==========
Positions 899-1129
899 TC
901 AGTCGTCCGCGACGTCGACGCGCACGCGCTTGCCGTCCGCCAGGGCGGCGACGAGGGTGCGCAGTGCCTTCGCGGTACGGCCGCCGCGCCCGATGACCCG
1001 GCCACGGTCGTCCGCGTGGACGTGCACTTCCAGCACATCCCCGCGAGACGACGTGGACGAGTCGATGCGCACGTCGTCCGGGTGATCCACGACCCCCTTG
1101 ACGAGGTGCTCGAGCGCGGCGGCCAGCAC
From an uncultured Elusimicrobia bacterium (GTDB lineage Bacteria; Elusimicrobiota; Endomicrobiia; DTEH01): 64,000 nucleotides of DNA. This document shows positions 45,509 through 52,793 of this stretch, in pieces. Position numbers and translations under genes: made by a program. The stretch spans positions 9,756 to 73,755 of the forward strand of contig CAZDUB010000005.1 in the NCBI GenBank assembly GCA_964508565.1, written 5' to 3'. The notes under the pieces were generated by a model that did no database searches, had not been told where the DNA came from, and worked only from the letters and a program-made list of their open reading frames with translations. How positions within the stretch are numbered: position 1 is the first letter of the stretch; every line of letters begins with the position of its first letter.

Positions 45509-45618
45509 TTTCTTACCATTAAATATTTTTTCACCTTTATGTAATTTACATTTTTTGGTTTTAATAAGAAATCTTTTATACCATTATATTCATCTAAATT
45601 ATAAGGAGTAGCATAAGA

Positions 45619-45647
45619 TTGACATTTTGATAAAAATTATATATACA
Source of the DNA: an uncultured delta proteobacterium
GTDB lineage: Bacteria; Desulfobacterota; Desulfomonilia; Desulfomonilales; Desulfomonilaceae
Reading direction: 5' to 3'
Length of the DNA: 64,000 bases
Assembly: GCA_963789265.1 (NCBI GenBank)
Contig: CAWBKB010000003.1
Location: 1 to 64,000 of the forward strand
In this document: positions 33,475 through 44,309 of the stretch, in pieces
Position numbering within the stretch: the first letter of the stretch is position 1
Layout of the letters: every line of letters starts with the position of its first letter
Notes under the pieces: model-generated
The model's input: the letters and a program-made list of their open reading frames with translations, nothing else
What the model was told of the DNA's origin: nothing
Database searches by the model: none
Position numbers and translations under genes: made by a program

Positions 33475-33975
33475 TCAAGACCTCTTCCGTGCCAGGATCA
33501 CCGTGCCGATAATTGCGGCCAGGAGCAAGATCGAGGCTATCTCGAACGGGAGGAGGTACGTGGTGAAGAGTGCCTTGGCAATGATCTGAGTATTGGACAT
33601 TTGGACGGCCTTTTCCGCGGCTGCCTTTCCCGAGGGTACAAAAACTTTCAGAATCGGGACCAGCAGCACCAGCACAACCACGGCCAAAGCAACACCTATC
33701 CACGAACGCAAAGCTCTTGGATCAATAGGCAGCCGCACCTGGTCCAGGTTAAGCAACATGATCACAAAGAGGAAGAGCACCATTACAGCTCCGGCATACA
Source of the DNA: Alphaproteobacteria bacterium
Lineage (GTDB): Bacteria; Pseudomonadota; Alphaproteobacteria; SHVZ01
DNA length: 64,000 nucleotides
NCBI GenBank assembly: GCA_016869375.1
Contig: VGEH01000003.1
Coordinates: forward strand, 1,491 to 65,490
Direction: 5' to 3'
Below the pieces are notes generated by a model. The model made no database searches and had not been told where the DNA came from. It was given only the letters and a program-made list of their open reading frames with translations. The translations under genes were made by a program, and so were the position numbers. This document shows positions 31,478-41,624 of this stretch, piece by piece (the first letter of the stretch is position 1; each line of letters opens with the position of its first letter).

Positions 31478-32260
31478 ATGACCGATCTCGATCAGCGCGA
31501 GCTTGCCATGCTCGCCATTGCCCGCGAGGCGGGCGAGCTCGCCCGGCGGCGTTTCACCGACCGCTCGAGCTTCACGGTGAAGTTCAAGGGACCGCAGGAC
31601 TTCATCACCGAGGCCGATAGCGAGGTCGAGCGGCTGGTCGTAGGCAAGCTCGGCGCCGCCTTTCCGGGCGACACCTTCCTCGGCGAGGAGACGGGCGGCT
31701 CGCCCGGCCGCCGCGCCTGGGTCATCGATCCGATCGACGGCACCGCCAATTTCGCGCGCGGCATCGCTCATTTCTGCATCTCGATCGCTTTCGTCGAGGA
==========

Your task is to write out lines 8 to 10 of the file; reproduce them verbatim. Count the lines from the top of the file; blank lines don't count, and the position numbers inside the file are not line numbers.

45509 TTTCTTACCATTAAATATTTTTTCACCTTTATGTAATTTACATTTTTTGGTTTTAATAAGAAATCTTTTATACCATTATATTCATCTAAATT
45601 ATAAGGAGTAGCATAAGA

Positions 45619-45647